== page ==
Evandale, home to about 1300 residents, is a small town in northern Tasmania. It is a National Trust classified Georgian village boasting many unspoiled heritage buildings. I loved the mixture of humble, simple and chic small houses next to some opulently lavish homes.
Evandale’s main street has an IGA that is still called a General Store with a gorgeous little iron-laced house attached to it.
John Batman lived in Evandale before he founded Melbourne in 1835, Ned Kelly’s father served time as a prisoner in Evandale and the Evandale countryside inspired the Australian landscape artist, John Glover. Maybe one of them lived in one of these houses??
Evandale was founded as a military post in 1811 and has many references to its early beginnings.
The former St. Andrew’s Presbyterian Church is noted as one of the most important colonial building in Tasmania that has retained its interior and exterior without significant change to its appearance. It was built in 1839 – 1840. The architect has not been identified and it resembles no other building in the Australian colonies. The building has some similarities to Roman temples, but with a steeper roof and an added bell turret. Reverend Robert Russell was the minister for almost 40 years.
In the town, houses and gardens are well maintained. Lawns are green and there are plenty of well trimmed hedges. Residents must not be afraid to use water.
My purchases at the Evandale Sunday Market, a bird house and a cheese knife.
Evandale is a quaint town, well worth a browse.
Thanks for stopping by, Wishing one-and-all a joyful and peaceful festive season.
Hobart, the capital city of Tasmania, has generally been devoid of street art but very recently this has been changing. Some of it is decorative, some I think are trying to subtly convey powerful messages and one mural is definitely explicitly trying to present a visual picture of a controversial proposal. I’d like to think that the purpose of the mural is to help the community better understand what is being proposed and hopefully gather more opposition to thwart this application.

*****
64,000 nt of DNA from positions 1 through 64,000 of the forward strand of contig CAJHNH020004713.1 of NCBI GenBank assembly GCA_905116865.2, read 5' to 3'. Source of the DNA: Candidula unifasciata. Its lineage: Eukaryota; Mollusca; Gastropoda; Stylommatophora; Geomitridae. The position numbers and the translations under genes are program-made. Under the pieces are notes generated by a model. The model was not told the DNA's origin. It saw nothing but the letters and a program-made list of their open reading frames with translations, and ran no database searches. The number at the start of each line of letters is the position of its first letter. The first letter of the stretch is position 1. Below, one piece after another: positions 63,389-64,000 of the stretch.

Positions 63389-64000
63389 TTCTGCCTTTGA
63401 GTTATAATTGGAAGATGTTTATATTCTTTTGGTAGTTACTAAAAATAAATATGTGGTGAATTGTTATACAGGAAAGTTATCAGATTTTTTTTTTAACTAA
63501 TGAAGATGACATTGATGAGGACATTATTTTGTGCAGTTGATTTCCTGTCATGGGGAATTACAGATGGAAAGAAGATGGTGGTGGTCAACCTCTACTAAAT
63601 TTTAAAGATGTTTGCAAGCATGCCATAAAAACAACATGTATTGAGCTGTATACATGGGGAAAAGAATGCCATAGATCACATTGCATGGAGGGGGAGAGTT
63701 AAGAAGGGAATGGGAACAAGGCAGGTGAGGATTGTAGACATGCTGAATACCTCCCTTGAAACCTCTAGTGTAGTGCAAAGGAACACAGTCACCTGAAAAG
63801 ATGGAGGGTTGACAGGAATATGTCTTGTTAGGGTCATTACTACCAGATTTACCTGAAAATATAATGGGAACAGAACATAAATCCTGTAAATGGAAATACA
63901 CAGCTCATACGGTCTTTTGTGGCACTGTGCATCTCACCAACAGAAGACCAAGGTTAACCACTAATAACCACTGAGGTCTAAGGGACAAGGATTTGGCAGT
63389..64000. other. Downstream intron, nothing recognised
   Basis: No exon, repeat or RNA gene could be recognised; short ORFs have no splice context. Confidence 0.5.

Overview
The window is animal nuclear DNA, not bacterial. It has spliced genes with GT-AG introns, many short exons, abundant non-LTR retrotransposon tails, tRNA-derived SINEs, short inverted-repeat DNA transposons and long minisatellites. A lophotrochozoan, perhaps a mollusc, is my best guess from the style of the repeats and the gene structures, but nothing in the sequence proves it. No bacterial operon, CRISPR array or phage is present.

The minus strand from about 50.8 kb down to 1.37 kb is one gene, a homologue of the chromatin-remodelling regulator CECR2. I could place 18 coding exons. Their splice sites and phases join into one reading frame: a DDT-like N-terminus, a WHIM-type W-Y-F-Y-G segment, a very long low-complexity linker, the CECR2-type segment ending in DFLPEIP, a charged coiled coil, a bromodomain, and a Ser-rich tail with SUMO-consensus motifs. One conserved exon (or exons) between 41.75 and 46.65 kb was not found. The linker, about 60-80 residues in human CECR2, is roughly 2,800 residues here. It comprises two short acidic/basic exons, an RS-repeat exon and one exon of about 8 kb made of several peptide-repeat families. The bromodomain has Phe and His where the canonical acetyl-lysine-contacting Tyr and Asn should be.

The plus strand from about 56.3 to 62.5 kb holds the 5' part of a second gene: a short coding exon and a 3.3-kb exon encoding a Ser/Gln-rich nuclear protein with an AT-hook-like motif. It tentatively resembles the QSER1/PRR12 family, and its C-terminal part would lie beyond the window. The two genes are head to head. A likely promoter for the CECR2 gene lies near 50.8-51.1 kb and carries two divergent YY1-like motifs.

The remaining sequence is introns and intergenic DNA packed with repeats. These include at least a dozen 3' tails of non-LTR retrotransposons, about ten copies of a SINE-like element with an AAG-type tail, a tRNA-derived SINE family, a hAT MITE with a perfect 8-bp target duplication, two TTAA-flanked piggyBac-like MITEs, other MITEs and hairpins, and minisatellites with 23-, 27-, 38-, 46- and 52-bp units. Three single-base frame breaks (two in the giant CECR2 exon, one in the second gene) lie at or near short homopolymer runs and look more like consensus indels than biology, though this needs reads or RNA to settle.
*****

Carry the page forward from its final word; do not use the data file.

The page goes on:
This mural in Mathers Lane in the centre of the city has a real Mexican feel to it.
This mural is on Criterion Street, also in the centre of the city.
This mural is on the next building in Criterion Street, Hobart. I think it has a powerful message about mobile phones. I think the world probably is a lonelier place for the lonely. You used to be able to strike up a conversation with somebody waiting at a bus stop or in a cafe, but not now because everybody’s eyes are locked onto their phones.
There are plans to build Hobart’s first sky scraper which thankfully is being met with some resistance to protect the low rise historic precinct and not devalue Hobart’s heritage-era architecture.
This scaled drawing is painted on a wall of the new University of Tasmania (UTAS) students’ residence located on Elizabeth Street, Hobart.
Enjoy the rest of your day and the street art in your town/city. Cheers.
As usual, there is a lot going on in Hobart this weekend, the Christmas Pageant Parade, the Point to Pinnacle and the Paul Kelly concert at Mona, to name a few. It strikes me as strange to have a Christmas Pageant in November. I think it must be a difficult task to explain to children why Santa Claus is here instead of in the North Pole knee deep in toys and managing gift wrapping conveyor belts running 24/7, I suppose that is why he employs elves, and that Christmas is still a month away.
The Point to Pinnacle Competition is arguably the world’s toughest half marathon (21.1 km). The starting point is at the Wrest Point Casino, Australia’s first legal casino, opened on February 10, 1973, and it finishes on the pinnacle of Mt Wellington. You can also do the Point to Pub 10km run/walk. It’s the same route but ends at the Ferntree Pub. Quite a few competitors stopped at my stall, many that have traveled from the mainland of Australia and further abroad, including one couple from the UK now living in New Zealand.
I also met quite a few people who have taken advantage of the flight specials for the inauguration of the Adelaide – Hobart direct flights. A lady from Melbourne, who collects everything with a kookaburra theme, bought a ‘The Three Amigos’ print. Yesterday, she visited Richmond, Tasmania and bought a kookaburra printed bag.